Here’s what ‘pod learning’ in a ‘pop-up classroom’ will look like

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KANSAS CITY, Mo. — Before the pandemic, Sara Soseman and her husband operated a fully-staffed marketing firm in Kansas City’s Crossroads Arts District. Now with most of the firm’s employees working from home, Soseman has repurposed her office space for a suddenly thriving industry.

Virtual learning assistance programs. So-called ‘pod learning’ in a ‘pop-up classroom’ or imagination lab.

Challenge Island is specifically here for parents during the situation we all lived through back in March,” Soseman said. “And this year’s school schedules look to be much more comprehensive.”

Essentially, any metro-area student who plans to attend virtual school this year can complete the classwork in a small, pod-like group. This can be either at one of two ‘imagination labs’ or at a private home with a handful of other families.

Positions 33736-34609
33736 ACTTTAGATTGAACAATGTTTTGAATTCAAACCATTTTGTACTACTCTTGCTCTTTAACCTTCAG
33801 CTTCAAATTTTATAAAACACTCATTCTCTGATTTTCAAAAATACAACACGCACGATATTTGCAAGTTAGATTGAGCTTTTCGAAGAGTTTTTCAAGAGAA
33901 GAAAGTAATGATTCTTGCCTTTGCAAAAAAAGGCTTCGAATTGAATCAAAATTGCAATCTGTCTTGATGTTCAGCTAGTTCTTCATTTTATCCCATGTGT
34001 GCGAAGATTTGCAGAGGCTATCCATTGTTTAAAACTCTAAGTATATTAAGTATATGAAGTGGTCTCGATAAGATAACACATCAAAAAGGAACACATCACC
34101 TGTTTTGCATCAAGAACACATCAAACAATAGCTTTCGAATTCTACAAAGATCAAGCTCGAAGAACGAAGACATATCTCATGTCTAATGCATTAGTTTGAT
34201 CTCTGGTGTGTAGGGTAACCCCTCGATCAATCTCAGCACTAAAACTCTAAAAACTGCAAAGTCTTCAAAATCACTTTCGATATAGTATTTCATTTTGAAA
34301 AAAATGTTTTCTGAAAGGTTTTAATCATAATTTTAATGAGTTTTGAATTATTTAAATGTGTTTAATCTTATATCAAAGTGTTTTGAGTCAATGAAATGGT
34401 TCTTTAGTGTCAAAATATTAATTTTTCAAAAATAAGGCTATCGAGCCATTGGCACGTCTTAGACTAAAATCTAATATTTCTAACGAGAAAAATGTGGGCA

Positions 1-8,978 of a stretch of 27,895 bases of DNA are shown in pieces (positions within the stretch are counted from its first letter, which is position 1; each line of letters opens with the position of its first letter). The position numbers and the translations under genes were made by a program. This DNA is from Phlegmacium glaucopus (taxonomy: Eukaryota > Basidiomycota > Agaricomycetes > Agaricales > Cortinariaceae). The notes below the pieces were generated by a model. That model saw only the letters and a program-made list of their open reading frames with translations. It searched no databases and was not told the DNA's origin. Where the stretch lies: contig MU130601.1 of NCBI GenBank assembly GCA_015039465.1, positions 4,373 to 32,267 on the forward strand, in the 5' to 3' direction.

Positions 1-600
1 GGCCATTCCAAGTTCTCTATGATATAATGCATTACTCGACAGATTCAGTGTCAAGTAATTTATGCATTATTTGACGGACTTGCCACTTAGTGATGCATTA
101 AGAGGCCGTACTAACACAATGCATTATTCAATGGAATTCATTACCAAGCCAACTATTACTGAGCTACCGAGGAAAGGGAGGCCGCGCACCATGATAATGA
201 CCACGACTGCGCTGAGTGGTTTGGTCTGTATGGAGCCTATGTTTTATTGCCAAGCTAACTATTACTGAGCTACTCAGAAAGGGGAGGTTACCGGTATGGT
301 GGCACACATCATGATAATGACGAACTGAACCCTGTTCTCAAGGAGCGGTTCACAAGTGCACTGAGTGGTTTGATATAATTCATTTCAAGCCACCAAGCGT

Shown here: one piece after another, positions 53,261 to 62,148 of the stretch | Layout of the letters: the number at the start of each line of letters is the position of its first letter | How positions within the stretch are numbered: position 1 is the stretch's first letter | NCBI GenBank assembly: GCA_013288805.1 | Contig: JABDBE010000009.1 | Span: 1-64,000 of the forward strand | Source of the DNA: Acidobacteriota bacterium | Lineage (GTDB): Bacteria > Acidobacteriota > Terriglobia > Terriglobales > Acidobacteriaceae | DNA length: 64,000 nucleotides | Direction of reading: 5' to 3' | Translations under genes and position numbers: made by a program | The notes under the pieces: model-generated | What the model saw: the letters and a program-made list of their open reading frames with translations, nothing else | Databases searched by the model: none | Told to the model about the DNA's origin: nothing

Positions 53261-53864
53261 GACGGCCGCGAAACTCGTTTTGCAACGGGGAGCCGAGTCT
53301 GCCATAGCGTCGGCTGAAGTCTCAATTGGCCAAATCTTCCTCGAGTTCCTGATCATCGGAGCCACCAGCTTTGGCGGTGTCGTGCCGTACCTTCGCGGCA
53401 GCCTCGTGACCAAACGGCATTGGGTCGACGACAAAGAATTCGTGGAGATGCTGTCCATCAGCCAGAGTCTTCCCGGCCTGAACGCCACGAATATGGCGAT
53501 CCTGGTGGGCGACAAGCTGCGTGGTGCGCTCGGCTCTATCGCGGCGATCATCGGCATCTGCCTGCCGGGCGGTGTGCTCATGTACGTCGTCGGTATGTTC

“We are supervising all of the virtual learning, so our teachers come in and set everyone’s schedule, they know exactly when every single student needs to be on their calls,” Soseman said. “They know when the call is and when they have work that they have to complete.”

It’s part of a growing industry designed to help working parents make sure younger children are completing online assignments during this unprecedented time.

“There’s a lot of teachers that don’t want to be in the classroom this year but don’t mind being in small groups.”

Challenge Island still has room for more students to enroll. The service costs roughly $50 per day, per student. All of the company’s instructors are certified teachers.



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